Visual Merchandisers design and create visually pleasing window and in-store displays for retail outlets. They utilize their skills in visual design and space utilization to enhance the aesthetic appeal of window displays, counters, in-store displays etc. However, the changing times have brought about an evolution in the role of a visual merchandiser and the purpose of visual merchandising as a whole. The core purpose of visual display is to bring foot traffic and increase sales for the retail industry.
Evolution of Visual Merchandising
During the early stages the retail stores served functional purpose as opposed to turning sales. Unlike the displays that we have come to associate with visual merchandising now; then merchandise was not displayed in the store’s front, traders would get the required item for the customer from the back room. The customers shopped for what they wanted rather than what was suggested to them. Stores during the period were unattractive outlets which did not present merchandise in a visually appealing manner. The factory outlets were also located far enough from cities to operate competition-free, while close enough to be accessible to customers.
1840 had a deep effect on early retail, with technological advancements in manufacturing of iron and glass led to the introduction of fittings skylights which further gave rise to enclosed arcades, creating a visually elaborate shopping experience. Though this didn’t extend into the stores lining the arcades, customers merely strolled as observers or window shoppers.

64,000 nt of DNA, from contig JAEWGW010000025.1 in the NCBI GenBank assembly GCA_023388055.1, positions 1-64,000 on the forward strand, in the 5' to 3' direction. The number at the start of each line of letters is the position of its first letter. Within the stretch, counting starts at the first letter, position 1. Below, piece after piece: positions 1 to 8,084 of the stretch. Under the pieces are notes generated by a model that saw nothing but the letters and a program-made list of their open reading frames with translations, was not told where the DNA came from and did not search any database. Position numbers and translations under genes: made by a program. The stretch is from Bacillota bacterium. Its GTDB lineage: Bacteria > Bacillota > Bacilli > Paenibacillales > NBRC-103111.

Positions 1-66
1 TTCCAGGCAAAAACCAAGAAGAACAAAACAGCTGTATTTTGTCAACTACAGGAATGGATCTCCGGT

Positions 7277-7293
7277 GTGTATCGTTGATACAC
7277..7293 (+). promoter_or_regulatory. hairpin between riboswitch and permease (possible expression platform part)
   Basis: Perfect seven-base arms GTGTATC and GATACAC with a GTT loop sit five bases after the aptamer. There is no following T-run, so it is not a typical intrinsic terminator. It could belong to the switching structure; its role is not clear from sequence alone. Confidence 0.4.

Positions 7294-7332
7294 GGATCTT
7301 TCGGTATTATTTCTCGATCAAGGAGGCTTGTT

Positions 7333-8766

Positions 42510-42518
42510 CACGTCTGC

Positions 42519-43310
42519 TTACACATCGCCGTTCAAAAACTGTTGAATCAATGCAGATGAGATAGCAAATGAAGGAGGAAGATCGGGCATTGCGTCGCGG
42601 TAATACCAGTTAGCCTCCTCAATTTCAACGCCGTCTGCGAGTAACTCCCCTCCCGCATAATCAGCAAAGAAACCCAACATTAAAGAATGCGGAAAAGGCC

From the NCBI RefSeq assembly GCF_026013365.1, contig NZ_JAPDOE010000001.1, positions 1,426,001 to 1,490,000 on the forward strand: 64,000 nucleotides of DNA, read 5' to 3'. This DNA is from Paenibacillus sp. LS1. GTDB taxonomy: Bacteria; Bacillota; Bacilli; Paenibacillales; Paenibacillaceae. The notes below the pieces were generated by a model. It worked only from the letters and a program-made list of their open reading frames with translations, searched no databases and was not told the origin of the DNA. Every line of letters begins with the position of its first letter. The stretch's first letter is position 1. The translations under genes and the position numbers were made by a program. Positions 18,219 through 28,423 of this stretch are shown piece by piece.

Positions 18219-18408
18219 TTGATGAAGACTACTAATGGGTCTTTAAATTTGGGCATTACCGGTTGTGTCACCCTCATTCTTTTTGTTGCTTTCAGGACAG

Retailers slowly realised that they would be more successful if they followed the arcade’s lead. From treating the product as king, the purpose of the display is now built around the customer. They began displaying their merchandise in more ornate settings to attract the customer’s attention. Merchandising, as a result, became more visual. And so visual merchandising was born. Industrialisation now meant that shop windows could be larger, and lighting fixtures could be tailored for displays. Themes were initiated, with miniature set ups that revolved around the merchandise, which eventually extended to the shop’s interior to tell a story.
Display tools like pedestals, stands, shelves and mannequins were being employed more and more. Telltale signs were also incorporated to tell customers what the merchandise in the window display couldn’t – like information about sales, new stock and so on.
The Changing Role of the Visual Merchandiser
While visual merchandising is an art, it definitely needs an artist to create visually appealing displays. The visual merchandiser though heavily relies on on-ground styling, the rise of online shopping provides opportunity to the creative visual merchandisers who can contribute towards creating appealing imagery. Though in its infancy, the visual merchandiser can play a key role in crafting matching displays for photoshoots and guiding it, managing website output, social media and wherever creative output is required be it online or offline platforms.